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Message 2: Thinking with Diagrams 1998

Date: Tue, 30 Jun 1998 12:25:55 +0100
From: Peter Cheng <>
Subject: Thinking with Diagrams 1998


Thinking with Diagrams: Is there a Science of Diagrams?

Workshop call for participation
University of Wales, Aberystwyth, UK
22-23 August 1998


Diagrams are essential in most fields of human activity.
There is substantial interest in diagrams and their use
in many academic disciplines for the potential benefits
they may confer on a wide range of tasks. Are we now in a
position to claim that we have a science of diagrams?
That is, a science which takes the nature of diagrams and
their use as the central phenomena of interest. A science
which is attempting to understand how diagrams differ
from other representational systems and trying to develop
principles for the design of effective graphical
representations. A science which considers how diagrams
communicate information and how they are used to solve
problems. If we have a science of diagrams it is
certainly constituted from multiple disciplines,
including: cognitive science, psychology, artificial
intelligence, logic, mathematics, and others.

If there is a science of diagrams, then like other
sciences, there is an applications or "engineering"
discipline that exists alongside the science.
Applications and engineering provide tests of the
theories and principles discovered by the science and
extend the scope of the phenomena to be studied by
generating new uses of diagrams, new media for presenting
diagrams, or novel classes of diagram. This applications
and engineering side of the science of diagrams also
comprises multiple disciplines, including: education,
architecture, computer science, mathematics, human-
computer interaction, knowledge acquisition, graphic
design, engineering, history of science, statistics,
medicine, biology, and others.

The theme of TwD98 will be - Is there a Science of
Diagrams? By providing a forum for the presentation and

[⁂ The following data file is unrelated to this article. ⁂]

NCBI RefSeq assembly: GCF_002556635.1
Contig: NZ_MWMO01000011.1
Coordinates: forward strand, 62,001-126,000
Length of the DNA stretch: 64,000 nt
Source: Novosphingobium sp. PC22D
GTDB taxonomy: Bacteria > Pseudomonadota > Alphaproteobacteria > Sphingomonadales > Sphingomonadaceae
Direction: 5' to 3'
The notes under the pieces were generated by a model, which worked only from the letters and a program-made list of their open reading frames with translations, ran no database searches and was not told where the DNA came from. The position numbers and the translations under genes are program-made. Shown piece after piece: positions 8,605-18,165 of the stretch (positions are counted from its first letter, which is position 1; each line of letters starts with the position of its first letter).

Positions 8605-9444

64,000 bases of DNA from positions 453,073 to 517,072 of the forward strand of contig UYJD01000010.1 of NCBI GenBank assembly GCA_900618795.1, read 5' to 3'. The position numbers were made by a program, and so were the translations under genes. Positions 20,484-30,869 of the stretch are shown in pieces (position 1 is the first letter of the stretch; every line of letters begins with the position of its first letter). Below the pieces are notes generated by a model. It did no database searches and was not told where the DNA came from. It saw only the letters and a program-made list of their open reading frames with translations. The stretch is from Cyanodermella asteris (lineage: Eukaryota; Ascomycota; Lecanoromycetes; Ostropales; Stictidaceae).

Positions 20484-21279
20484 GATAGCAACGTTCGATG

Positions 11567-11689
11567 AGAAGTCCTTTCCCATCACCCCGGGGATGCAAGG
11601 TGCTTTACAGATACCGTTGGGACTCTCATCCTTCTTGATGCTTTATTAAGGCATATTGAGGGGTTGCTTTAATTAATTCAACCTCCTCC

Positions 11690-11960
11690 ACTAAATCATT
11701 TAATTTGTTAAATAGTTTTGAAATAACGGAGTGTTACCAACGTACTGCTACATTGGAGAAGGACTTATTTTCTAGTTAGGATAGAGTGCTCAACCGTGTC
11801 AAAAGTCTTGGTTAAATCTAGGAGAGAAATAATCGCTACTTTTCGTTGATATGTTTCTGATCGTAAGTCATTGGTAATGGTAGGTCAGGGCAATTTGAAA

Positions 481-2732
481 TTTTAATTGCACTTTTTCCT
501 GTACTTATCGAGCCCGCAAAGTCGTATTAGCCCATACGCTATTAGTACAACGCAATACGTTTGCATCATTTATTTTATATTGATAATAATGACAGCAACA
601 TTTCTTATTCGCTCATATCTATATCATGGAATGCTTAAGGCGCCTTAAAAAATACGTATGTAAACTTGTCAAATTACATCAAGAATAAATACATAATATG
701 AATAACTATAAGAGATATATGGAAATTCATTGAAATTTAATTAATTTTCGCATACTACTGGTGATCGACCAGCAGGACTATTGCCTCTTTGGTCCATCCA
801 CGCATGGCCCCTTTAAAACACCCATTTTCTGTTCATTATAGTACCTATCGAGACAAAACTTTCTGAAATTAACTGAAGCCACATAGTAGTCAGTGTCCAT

discussion of quality research on diagrams and diagram
use, we not only try to answer this question, but more
importantly attempt draw together the many different
approaches, theories and results that we have in the many
diverse disciplines that are concerned with diagrams. The
question provides a vehicle on which to attempt to
integrate what is currently a disparate and disordered
set of activities into a more rational and coherent
programme of research. Is there any common core to the
activities which provides a basis for the claim that the
TwD community could constitute a science?

More information and the workshop registration form can
be found at the Thinking with Diagrams home page:

or contact:

Patrick Olivier (
Thinking with Diagrams (TwD98)
Department of Computer Science
University of Wales, Aberystwyth
Ceredigion, UK SY23 3DB
Tel: +44 1970 622424 / Fax: +44 1970 622455

The TwD98 programme will include: (i) technical sessions
for the presentations of papers; (ii) invited talks on
issues relevant to the TwD community as a whole; (iii) a
panel session on the theme of TwD98.

Invited Presentations:

1. Arthur I Miller
 University College London
 "Visual Representations of Nature"

2. Aaron Sloman
 University of Birmingham
 "Diagrams in the mind?"

3. Clive Richards,
 School of Art and Design, Coventry University

Other presentations:

1. Peter Cheng (University of Nottingham)
 AVOW Diagrams: A Novel Representational System for
 Understanding Electricity

2. Mateja Jamnik, Alan Bundy & Ian Green
 (University of Edinburgh)
 Verification of Diagrammatic Proofs

3. Maria Kozhevnikov, Mary Hegarty & Richard Mayer
 (Techion & UC Santa Barbara)
 Visual/Spatial Abilities in Problem Solving in Physics

4. Sun-Joo Shin
 (University of Notre Dame)
 Multiple Readings of Pierces Alpha System

5. Alan Blackwell & Yuri Engelhardt
 (Cambridge APU and University of Amsterdam)
 A Taxonomy of Diagram Taxonomies

6. Robert Kosara, Silvia Miksch, Yuval Shahar & Peter Johnson
 (Vienna University of Technology & Stanford University)
 Asbru-View: Capturing Complex, Time-oriented Plans

7. Jo Calder
 (University of Edinburgh)
 How to build a (quite general) linguistic diagram editor

8. Adam Vile & Simon Polovina
 (South Bank University)
 Thinking of or thinking through diagrams?

9. Mark Minas
 (University of Erlangen)
 Specifying Diagram Languages by Means of Hypergraph Grammars

10. Simon Ungar, Mark Blades & Christopher Spencer
 (Glasgow Caledonian University & University of Sheffield)
 Can a tactile map facilitate learning of related information by
 visually impaired people?

11. Daniela M. Bailer-Jones
 (Universitt Paderborn)
 Sketches and Visualisation as Mental Reifications of
 Theoretical Scientific Treatment

12. Leon Rozenblit, Michael Spivey-Knowlton & Julie
 Wojslawowiz (Cornell University)
 Mechanical reasoning about gear-and-belt diagrams: Do eye-
 movements predict performance?

13. Nadine Lucas & Nathalie Coussin-Rittemard
 (LIMSI & Utrecht University)
 Acting with Diagrams: How to Plan Strategies

14. Herman J. Adr (Vrije Universiteit)
 Diagramming Research Designs


15. William Godwin
 (Cheltenham and Gloucester College)
 A Tectonic Theory for Graphical Notation Design

16. Jean-Louis Giavitto & Erika Valencia
 (LRI - Universit Paris Sud)
 Using Simplicial Complexes to Model Internal Diagrammatic

17. Hernan Casakin
 Diagrams, Sketches, and the Use of Analogy in Design
 Problem-Solving: Experts and Novices

18. Glen Bell & David Wilson
 (University of Technology, Sydney)
 Diagramming Issue Surrounding Application Architectures

19. Andrew Basden
 (University of Salford)
 Researching the with in Thinking with Diagrams